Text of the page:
Check the obvious solutions first

Several years ago, I grabbed a Seagate Free Agent external drive for a song in some refurb sale. It came in at 1.5 TB, matching my internal drive in my G5 and the aluminum look of my setup. Great stuff.

Except… it would do weird things. During normal operation, though getting a bit hot from time to time, it was reliable enough to serve as a backup drive, but when I would turn my G5 off, the Free Agent would keep running. At first, I thought, maybe it just takes a bit to spin down and cool off, but it would stay on, hard drive spinning, for hours. Doing nothing.

Here’s a reason why I bought the drive – it had Firewire 800, making it a doubly great deal at the time. I wanted to maximum every ounce of speed from my G5, so why not use FW800 over USB 2.0? So, I did, stubbornly.

I got into the habit of physically unplugging the drive after use.

Ultimately, I decided, after a series of different kinds of troubleshooting, that my G5 probably had a less updated version of Firewire 800 that didn’t play quite nicely with this drive or its controller, failing to give it a “go to sleep” function or something or the other.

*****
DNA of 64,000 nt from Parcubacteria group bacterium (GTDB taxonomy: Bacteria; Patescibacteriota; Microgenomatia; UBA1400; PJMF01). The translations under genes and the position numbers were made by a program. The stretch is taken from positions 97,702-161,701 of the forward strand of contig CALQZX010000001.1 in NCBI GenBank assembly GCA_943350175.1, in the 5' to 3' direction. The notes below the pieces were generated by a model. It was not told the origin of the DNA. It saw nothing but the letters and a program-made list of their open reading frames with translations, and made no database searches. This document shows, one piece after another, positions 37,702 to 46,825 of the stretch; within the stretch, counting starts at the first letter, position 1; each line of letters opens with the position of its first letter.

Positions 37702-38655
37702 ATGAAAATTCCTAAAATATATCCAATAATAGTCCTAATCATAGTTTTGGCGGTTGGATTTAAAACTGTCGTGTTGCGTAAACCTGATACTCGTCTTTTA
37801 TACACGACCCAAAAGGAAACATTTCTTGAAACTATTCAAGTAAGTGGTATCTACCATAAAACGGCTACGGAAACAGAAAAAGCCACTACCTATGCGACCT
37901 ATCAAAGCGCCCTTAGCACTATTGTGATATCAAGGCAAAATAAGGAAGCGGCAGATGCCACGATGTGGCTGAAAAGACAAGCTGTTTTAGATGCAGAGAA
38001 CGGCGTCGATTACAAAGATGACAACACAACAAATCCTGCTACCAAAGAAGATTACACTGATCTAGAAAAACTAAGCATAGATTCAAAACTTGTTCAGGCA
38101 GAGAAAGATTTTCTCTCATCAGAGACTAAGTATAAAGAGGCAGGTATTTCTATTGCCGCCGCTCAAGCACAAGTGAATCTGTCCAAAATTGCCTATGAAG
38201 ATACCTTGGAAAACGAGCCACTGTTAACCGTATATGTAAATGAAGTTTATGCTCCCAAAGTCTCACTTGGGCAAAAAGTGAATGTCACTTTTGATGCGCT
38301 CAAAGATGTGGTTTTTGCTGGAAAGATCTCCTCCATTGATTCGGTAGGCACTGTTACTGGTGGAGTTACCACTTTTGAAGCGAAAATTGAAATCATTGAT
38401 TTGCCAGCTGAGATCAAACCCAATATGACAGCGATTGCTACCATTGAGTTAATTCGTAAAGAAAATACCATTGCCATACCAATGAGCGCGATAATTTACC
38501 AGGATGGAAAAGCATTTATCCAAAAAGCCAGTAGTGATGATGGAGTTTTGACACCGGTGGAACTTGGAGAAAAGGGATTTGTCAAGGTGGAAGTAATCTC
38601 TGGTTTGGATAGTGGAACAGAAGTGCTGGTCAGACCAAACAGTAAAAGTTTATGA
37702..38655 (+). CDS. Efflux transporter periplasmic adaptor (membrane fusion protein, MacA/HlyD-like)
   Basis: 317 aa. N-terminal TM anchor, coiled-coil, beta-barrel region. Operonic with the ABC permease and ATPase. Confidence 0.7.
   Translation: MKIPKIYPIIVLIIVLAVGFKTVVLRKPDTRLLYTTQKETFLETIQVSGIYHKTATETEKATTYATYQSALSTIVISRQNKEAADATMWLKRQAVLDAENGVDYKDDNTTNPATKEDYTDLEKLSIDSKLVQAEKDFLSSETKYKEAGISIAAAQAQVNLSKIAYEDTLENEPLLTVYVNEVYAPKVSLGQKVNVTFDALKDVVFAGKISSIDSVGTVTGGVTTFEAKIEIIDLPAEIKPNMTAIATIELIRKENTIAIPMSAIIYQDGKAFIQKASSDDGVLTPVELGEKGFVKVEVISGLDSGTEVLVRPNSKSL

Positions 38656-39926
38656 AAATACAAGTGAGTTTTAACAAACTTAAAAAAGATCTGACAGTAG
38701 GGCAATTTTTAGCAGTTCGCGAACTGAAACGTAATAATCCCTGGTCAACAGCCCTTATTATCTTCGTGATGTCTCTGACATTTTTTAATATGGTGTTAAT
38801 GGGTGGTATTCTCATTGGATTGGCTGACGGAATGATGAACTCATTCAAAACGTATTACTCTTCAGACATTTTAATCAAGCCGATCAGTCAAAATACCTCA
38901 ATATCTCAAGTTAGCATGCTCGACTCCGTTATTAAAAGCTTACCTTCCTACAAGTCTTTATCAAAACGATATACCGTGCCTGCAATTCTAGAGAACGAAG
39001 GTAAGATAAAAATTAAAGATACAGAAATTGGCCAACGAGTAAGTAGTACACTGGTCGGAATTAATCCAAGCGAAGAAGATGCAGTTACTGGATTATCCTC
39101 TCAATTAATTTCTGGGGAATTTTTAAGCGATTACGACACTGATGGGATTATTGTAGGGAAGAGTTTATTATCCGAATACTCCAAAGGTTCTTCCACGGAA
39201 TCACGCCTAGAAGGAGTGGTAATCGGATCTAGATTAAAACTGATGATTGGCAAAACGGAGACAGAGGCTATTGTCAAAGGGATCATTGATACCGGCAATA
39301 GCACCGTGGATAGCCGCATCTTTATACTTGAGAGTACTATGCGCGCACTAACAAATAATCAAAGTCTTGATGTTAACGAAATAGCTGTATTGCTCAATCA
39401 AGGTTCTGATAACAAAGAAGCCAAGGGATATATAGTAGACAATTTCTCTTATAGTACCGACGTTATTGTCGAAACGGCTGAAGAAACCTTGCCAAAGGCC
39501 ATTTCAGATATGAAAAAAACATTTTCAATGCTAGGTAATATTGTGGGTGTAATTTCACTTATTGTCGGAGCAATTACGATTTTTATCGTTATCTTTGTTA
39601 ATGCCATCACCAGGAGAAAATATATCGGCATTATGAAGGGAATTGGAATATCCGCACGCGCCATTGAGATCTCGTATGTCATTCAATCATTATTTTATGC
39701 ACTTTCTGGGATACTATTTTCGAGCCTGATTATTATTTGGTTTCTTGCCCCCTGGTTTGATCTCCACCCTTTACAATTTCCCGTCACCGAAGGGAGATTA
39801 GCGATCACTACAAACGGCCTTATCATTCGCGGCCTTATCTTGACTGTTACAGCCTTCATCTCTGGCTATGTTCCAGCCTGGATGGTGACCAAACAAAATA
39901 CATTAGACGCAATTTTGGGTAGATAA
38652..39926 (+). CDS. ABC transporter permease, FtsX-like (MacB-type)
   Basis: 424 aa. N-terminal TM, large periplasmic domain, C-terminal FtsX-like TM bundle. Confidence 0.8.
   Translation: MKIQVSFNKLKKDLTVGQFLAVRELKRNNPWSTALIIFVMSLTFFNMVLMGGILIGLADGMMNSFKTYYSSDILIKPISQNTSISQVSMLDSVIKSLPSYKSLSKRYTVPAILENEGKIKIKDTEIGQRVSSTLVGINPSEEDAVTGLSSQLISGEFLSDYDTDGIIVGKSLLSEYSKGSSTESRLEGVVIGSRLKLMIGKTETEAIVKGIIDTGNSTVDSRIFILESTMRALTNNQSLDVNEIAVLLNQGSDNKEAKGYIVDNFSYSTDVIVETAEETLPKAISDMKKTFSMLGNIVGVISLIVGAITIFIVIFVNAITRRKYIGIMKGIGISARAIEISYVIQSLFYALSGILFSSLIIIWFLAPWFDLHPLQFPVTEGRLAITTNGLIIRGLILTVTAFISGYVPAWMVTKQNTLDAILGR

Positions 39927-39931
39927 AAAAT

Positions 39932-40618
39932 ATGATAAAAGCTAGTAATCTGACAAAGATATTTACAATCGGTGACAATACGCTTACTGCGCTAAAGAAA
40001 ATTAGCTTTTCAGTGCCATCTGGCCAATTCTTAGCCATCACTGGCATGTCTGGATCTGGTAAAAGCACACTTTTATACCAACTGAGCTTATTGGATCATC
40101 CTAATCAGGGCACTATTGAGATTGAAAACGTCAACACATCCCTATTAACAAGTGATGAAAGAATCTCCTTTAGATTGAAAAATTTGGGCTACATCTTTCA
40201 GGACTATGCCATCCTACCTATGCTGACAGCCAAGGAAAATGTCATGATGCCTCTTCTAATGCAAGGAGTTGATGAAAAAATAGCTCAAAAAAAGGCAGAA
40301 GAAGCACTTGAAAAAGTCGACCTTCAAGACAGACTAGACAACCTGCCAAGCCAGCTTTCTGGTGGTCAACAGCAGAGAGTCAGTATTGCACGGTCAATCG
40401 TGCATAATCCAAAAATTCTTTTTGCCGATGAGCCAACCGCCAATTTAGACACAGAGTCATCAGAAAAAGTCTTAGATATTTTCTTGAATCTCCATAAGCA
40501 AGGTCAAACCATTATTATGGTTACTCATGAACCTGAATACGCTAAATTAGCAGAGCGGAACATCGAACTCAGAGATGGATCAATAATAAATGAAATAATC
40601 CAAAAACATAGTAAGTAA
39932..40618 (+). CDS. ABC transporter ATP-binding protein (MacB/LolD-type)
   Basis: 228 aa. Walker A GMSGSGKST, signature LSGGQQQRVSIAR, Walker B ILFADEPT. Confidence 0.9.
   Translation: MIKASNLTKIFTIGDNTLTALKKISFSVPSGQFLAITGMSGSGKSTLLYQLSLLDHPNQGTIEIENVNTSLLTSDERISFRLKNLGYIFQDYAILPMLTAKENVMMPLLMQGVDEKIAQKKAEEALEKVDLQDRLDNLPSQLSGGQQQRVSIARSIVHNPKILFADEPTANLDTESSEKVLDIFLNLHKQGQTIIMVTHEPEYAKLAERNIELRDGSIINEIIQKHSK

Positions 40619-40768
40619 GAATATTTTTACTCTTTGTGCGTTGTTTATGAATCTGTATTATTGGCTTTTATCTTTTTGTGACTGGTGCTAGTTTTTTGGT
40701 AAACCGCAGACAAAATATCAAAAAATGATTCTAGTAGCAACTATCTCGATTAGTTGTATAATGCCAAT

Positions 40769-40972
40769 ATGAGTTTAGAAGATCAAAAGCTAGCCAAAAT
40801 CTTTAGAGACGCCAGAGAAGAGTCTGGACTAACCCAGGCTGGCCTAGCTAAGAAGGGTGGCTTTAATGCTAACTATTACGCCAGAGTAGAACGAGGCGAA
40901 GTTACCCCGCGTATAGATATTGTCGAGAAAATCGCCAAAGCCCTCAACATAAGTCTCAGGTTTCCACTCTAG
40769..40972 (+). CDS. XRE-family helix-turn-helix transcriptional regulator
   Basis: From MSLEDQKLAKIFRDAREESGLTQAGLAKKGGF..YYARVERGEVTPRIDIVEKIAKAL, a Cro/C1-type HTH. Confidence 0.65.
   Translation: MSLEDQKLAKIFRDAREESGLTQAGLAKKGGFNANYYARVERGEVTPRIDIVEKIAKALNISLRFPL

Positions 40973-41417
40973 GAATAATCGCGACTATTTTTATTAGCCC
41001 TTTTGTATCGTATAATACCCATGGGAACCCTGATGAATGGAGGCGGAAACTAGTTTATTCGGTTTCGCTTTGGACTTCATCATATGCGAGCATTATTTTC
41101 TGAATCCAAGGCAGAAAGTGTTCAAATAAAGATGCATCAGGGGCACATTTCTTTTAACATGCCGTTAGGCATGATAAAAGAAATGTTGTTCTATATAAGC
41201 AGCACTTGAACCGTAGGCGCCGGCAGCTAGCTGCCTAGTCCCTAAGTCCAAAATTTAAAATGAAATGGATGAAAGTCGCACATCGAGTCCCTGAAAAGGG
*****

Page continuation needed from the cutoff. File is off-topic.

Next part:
Fast forward to years of living with his annoying issue, I misplaced my Firewire 800 cable during a recent move to a new home, and so I plugged in the USB cable that came with the drive. Guess what? As soon as I shut the G5 off, the whole unit goes to sleep on command (and seems a whole lot less hot too).

In other words, after all these years of trying to maximize speed, I failed to give it even one test with a USB cable to compare performance and quirks. It wasn’t my G5 after all, likely a poorly designed controller board in the external drive that couldn’t play nicely. No wonder I got it for so cheap.

It just goes to show – don’t be stubborn. Check the most basic solutions first before making do with bugs and quirks. Next time, I’ll tell you about living with quirky RAM issues.

— Nathan

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